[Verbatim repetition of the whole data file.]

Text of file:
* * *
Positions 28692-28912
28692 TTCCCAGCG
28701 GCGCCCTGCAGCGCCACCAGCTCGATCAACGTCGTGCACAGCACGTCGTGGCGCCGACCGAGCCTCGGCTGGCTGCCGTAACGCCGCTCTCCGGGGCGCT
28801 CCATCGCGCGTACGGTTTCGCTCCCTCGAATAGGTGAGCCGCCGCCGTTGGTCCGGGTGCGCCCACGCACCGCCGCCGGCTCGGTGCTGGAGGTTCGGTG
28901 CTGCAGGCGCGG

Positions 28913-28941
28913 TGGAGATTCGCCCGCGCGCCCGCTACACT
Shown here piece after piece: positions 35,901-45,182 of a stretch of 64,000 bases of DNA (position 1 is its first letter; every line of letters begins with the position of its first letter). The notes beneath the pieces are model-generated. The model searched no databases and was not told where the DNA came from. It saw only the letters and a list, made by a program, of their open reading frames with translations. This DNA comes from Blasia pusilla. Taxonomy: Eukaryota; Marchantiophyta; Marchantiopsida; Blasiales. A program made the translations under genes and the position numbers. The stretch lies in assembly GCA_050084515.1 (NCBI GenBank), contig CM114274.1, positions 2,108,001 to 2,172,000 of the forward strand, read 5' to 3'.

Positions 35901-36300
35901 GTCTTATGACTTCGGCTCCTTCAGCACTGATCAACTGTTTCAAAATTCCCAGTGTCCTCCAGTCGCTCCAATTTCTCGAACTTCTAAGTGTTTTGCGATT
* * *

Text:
Positions 28692-28912
28692 TTCCCAGCG
28701 GCGCCCTGCAGCGCCACCAGCTCGATCAACGTCGTGCACAGCACGTCGTGGCGCCGACCGAGCCTCGGCTGGCTGCCGTAACGCCGCTCTCCGGGGCGCT
28801 CCATCGCGCGTACGGTTTCGCTCCCTCGAATAGGTGAGCCGCCGCCGTTGGTCCGGGTGCGCCCACGCACCGCCGCCGGCTCGGTGCTGGAGGTTCGGTG
28901 CTGCAGGCGCGG

Positions 28913-28941
28913 TGGAGATTCGCCCGCGCGCCCGCTACACT
Shown here piece after piece: positions 35,901-45,182 of a stretch of 64,000 bases of DNA (position 1 is its first letter; every line of letters begins with the position of its first letter). The notes beneath the pieces are model-generated. The model searched no databases and was not told where the DNA came from. It saw only the letters and a list, made by a program, of their open reading frames with translations. This DNA comes from Blasia pusilla. Taxonomy: Eukaryota; Marchantiophyta; Marchantiopsida; Blasiales. A program made the translations under genes and the position numbers. The stretch lies in assembly GCA_050084515.1 (NCBI GenBank), contig CM114274.1, positions 2,108,001 to 2,172,000 of the forward strand, read 5' to 3'.

Positions 35901-36300
35901 GTCTTATGACTTCGGCTCCTTCAGCACTGATCAACTGTTTCAAAATTCCCAGTGTCCTCCAGTCGCTCCAATTTCTCGAACTTCTAAGTGTTTTGCGATT